Laurent - stock.adobe.com
In a new memorandum, the White House issued a series of guiding principles that organizations should consider when drafting AI regulations, while making it clear that any adopted regulations should not hamper AI innovation.
The memo, the draft of which was released Jan. 7, highlights 10 policy considerations that should guide government agencies in the development and deployment of AI regulations. It notes that the use of AI by the federal government falls outside the scope of the memo.
The government gets AI
The document shows that the White House understands AI will have a huge impact socially and economically, and that the government is attempting to embrace the reality of AI.
AI is "simply set of technology tools, what you have to regulate is the use of those tools," said Alan Pelz-Sharpe, founder of Deep Analysis.
Regulating AI is considerably harder than defining telecom standards such as CDMA (code division multiple access) or GSM (global system for mobile communication), he said.
"Over time, there will have to be consideration of tax and employment impacts from AI as jobs are automated. Similarly, there will have to be consideration of the ownership and responsibility of decisions made by AI," he continued. "The goal is to start somewhere, and though lax, [the memo] does achieve that."
The guiding principles for agencies crafting AI regulations include: public trust in AI, public participation, scientific integrity and information quality, risk assessment and management, flexibility, fairness and non-discrimination, disclosure and transparency, safety and security, and interagency coordination.
Alan Pelz-SharpeFounder, Deep Analysis
The principles, however, while looking good in theory appear to lack bite as the memo comes with a caveat: regulations should not discourage innovation or growth.
"Promoting innovation and growth of AI is a high priority of the United States government. Fostering innovation and growth through forbearing from new regulations may be appropriate," the memo says. "Agencies should consider new regulation only after they have reached the decision, in light of the foregoing section and other considerations, that Federal regulation is necessary."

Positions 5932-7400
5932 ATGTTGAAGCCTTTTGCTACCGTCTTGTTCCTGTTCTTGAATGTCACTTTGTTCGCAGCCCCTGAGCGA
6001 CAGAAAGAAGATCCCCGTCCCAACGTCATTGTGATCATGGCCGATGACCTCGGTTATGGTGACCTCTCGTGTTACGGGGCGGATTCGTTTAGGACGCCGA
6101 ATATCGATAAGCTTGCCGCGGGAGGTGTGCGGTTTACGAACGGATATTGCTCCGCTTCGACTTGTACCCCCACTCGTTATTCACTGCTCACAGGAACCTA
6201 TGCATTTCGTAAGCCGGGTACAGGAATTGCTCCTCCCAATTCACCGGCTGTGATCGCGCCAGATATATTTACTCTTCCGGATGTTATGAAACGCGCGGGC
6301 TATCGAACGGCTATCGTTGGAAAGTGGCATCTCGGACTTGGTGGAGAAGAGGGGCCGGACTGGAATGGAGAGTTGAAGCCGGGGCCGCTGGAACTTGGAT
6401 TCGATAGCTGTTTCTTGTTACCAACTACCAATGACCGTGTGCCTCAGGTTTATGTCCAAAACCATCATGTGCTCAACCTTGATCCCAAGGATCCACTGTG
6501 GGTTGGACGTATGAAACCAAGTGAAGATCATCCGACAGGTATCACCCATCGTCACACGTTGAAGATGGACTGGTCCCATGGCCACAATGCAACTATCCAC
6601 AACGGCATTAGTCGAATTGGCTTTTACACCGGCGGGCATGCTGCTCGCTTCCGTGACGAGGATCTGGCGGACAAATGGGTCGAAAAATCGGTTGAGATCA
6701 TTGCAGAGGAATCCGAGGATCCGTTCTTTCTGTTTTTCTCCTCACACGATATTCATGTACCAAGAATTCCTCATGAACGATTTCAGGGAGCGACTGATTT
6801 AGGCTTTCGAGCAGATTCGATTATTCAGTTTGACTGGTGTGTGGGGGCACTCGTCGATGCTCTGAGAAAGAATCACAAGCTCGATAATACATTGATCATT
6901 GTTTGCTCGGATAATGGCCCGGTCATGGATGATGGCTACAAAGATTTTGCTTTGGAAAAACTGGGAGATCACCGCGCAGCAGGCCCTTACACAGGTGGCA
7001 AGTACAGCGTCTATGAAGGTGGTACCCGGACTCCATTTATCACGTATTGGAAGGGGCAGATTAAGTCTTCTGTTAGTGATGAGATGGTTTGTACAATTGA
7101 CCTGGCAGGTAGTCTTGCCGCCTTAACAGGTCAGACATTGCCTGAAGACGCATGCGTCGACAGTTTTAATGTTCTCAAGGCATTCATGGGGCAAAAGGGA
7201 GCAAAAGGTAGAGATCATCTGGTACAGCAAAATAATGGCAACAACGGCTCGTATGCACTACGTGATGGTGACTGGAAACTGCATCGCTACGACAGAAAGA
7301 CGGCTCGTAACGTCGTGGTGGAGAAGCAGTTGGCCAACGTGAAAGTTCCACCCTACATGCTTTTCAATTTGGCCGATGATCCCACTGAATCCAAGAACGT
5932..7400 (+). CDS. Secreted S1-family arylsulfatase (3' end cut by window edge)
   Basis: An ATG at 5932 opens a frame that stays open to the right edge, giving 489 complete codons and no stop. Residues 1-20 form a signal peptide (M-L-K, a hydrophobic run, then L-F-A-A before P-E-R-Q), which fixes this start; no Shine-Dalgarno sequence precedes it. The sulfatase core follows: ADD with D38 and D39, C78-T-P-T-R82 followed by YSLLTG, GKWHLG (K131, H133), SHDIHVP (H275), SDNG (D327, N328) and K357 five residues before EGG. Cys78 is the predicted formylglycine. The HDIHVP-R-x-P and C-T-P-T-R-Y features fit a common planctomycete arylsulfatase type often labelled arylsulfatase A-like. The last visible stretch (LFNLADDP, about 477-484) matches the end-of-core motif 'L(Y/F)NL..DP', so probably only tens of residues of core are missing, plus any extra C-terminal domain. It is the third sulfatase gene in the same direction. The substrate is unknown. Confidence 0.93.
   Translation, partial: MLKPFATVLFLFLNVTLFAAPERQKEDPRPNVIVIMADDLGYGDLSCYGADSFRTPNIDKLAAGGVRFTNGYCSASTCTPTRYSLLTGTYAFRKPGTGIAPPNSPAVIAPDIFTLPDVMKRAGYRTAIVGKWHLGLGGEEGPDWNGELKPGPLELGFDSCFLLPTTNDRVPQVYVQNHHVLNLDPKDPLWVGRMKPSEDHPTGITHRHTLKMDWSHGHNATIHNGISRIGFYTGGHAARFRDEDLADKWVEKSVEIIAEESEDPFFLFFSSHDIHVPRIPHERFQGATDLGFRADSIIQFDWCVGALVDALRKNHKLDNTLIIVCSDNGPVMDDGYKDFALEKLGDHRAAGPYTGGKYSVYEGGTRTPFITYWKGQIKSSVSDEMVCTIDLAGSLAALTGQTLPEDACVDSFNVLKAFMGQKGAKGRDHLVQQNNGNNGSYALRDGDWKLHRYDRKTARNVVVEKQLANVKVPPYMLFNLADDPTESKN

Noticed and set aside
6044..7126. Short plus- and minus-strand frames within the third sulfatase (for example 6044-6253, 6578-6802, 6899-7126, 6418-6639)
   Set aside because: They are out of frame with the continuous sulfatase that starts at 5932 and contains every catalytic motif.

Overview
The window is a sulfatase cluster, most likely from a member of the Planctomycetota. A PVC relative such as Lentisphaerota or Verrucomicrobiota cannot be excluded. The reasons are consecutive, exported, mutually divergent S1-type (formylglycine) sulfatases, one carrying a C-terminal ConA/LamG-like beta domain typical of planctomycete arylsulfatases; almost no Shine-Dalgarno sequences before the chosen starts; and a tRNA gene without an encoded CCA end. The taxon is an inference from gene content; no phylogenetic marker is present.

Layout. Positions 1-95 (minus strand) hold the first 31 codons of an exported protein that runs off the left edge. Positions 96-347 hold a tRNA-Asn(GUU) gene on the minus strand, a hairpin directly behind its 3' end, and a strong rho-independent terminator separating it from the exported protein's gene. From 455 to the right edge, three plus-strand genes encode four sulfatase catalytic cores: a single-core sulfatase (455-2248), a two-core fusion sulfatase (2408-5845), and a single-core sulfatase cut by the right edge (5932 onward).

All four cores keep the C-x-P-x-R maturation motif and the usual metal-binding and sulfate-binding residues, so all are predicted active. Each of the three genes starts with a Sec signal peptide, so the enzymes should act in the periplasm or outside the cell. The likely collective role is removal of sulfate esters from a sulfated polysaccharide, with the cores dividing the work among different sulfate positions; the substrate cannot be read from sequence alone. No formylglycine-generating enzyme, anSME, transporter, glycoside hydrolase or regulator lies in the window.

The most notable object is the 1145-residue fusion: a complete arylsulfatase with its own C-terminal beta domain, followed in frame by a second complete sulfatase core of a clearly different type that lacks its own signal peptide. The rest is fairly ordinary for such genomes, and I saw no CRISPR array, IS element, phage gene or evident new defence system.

In a sign that the government wants to show the tech industry it is working on AI, Michael Kratsios, the chief technology officer of the United States, spoke on the new principles at CES 2020 in Las Vegas, Jan. 8. The sprawling conference and exhibition is the country's top consumer electronics and technology show.
Necessary AI regulations?
Just how much oversight the AI industry needs has long been a point of contention among AI vendors, analysts and activists. While many have spoken forcefully about the dangers of AI and the need for strong regulations, many others have said that too many regulations will stifle growth, as the White House contends. It's a complex issue.
"I would argue we need clear-cut and fairly strict AI regulations to stimulate enterprise adoption. The fog around what is and isn't AI, what is safe, what is not, what is ethical and what is not, is stifling adoption today," Pelz-Sharpe said.
The draft memo came a day after new U.S. regulations restricting the sale of geospatial AI software in foreign countries took effect. The interim restrictions on the sale of a technology that has vast military potential are likely aimed at countries such as China.
In early 2018, President Trump signed an executive order directing federal agencies to increase spending on AI regulation, training and research. Called the American AI Initiative, the order called on U.S. agencies to set standards on AI development and use by businesses.